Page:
The article presents the social construction of markets. This paper outlines a model of an economic market system and its operations. It further gives information on the qualifications for the social construction of markets through firms and the government. The significance of social control on the social construction of markets is explained with its effects. More topics included are the causes of change in markets, and views of Robert Heilbroner on the implications of market structure on capitalism.

The article presents a discussion of the theory of profit. This paper discusses the role of profit motive in capitalism. It gives an analysis on the views of economics according to Robert Heilbroner. The significance of the profit motive in the emergence of recurrent economic patterns is given. Other topics included here are capitalism from the point of views of neoclassical and post-Keynesian economists, commonalities of the two schools in the dynamics of capitalism, and suggestion on the proper assessment of capitalist visions in Heilbroner's work.

This essay introduces the papers in this section by Forstater and Bernstein.

The article presents a discussion about the views of economists Robert Heilbroner and Adolf Lowe in relation to capitalism. It discusses the views of Adolf Lowe on the cumulative causation based on the works of classical political economists, ideas of Robert Heilbroner regarding the factors that influence the production, distribution and exchange, possibility of worldly philosophy in contemporary circumstances. Moreover, it discusses the vision of capitalism as a social system in the political economy.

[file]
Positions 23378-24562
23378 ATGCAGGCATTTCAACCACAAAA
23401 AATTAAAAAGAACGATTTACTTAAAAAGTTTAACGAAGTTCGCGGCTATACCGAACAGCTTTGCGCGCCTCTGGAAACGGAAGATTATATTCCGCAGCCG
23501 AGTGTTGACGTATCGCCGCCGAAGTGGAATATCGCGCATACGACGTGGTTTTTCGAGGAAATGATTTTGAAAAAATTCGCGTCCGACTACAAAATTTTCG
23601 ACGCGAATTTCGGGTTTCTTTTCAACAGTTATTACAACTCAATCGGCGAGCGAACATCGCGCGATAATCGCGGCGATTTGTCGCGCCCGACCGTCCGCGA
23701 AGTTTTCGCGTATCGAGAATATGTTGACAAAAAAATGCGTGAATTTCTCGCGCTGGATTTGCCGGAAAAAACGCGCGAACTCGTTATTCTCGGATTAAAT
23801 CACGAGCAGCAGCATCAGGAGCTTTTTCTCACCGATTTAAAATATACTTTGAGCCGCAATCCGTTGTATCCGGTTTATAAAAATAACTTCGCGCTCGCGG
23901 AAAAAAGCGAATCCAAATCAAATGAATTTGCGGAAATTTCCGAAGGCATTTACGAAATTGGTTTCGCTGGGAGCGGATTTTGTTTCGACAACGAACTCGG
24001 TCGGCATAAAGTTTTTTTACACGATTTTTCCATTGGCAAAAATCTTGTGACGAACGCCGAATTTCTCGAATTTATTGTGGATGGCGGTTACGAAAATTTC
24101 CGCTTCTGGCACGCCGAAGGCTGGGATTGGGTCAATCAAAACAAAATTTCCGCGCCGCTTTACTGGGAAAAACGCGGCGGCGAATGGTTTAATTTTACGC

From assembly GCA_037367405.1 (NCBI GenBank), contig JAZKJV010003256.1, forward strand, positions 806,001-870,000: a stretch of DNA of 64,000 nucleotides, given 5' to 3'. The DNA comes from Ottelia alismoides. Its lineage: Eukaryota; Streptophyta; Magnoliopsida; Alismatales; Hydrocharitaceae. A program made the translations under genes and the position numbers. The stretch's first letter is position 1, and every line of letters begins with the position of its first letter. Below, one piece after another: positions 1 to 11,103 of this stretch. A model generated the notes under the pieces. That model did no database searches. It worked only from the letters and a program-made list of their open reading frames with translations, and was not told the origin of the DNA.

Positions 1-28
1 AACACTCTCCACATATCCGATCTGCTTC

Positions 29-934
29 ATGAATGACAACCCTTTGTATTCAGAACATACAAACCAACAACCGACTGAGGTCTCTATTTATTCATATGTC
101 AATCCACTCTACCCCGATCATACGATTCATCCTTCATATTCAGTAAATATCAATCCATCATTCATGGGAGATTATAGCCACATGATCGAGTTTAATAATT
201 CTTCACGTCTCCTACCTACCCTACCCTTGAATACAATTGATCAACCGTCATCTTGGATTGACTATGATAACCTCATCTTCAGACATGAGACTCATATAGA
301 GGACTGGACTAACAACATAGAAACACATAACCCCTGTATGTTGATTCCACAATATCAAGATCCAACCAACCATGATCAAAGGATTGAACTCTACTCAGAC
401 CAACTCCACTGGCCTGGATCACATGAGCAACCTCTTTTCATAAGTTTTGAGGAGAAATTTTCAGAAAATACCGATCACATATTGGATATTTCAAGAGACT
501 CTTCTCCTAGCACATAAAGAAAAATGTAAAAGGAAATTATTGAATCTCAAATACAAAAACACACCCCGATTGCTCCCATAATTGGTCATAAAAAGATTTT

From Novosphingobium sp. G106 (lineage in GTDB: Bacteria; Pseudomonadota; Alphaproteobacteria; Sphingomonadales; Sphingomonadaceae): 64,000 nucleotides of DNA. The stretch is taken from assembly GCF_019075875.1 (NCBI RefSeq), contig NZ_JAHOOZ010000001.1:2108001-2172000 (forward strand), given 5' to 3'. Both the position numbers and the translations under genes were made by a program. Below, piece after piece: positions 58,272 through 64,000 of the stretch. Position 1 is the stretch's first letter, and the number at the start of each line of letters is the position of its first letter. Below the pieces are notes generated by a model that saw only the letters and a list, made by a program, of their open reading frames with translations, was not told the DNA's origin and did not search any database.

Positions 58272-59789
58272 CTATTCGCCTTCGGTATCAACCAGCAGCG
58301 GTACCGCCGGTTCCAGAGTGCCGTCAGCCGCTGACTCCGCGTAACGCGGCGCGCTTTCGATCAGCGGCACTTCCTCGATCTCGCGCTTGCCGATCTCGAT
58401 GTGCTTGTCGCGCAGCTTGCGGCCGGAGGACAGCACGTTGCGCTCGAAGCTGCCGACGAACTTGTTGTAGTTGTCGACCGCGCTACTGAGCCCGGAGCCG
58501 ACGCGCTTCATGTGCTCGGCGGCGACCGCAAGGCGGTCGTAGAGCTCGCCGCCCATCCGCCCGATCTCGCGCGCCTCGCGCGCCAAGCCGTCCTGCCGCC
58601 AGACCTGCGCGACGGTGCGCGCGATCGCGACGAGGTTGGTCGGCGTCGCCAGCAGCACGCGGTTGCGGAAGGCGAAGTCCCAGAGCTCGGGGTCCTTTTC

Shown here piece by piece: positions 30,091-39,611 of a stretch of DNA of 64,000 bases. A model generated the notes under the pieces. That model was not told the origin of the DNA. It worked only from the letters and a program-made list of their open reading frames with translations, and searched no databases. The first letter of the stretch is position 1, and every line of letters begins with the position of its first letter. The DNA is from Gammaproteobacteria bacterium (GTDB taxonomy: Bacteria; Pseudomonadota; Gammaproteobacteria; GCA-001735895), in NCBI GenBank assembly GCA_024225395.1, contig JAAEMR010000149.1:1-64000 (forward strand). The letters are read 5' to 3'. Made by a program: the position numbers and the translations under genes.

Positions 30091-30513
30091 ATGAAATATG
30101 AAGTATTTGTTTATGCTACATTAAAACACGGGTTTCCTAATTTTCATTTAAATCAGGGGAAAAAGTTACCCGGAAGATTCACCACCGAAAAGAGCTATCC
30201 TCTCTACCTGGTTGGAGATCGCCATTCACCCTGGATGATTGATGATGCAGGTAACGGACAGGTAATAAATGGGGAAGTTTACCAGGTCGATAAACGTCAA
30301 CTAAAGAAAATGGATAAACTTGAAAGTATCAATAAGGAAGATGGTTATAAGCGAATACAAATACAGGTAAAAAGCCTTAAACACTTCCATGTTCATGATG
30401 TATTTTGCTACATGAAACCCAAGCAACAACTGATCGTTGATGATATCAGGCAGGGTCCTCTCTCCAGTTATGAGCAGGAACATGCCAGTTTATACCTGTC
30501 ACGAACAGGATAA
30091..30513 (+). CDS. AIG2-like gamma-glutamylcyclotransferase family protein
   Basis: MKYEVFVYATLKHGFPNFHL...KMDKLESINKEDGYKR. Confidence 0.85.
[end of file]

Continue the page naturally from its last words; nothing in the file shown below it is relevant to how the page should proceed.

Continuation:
The article spotlights the life of economist Robert Heilbroner as witnessed by the author. According to the author, Heilbroner has always been a "worldly philosopher." He and Heilbroner shared many events in their lives, particularly during their years in school at Harvard University in Cambridge, Massachusetts. After school, Heilbroner became a commodities trader and was later sent to Japan for language studies. Heilbroner wrote the book "The Worldly Philosophers," which the author critiqued, and collaborated with the author on "A Primer on Government Spending."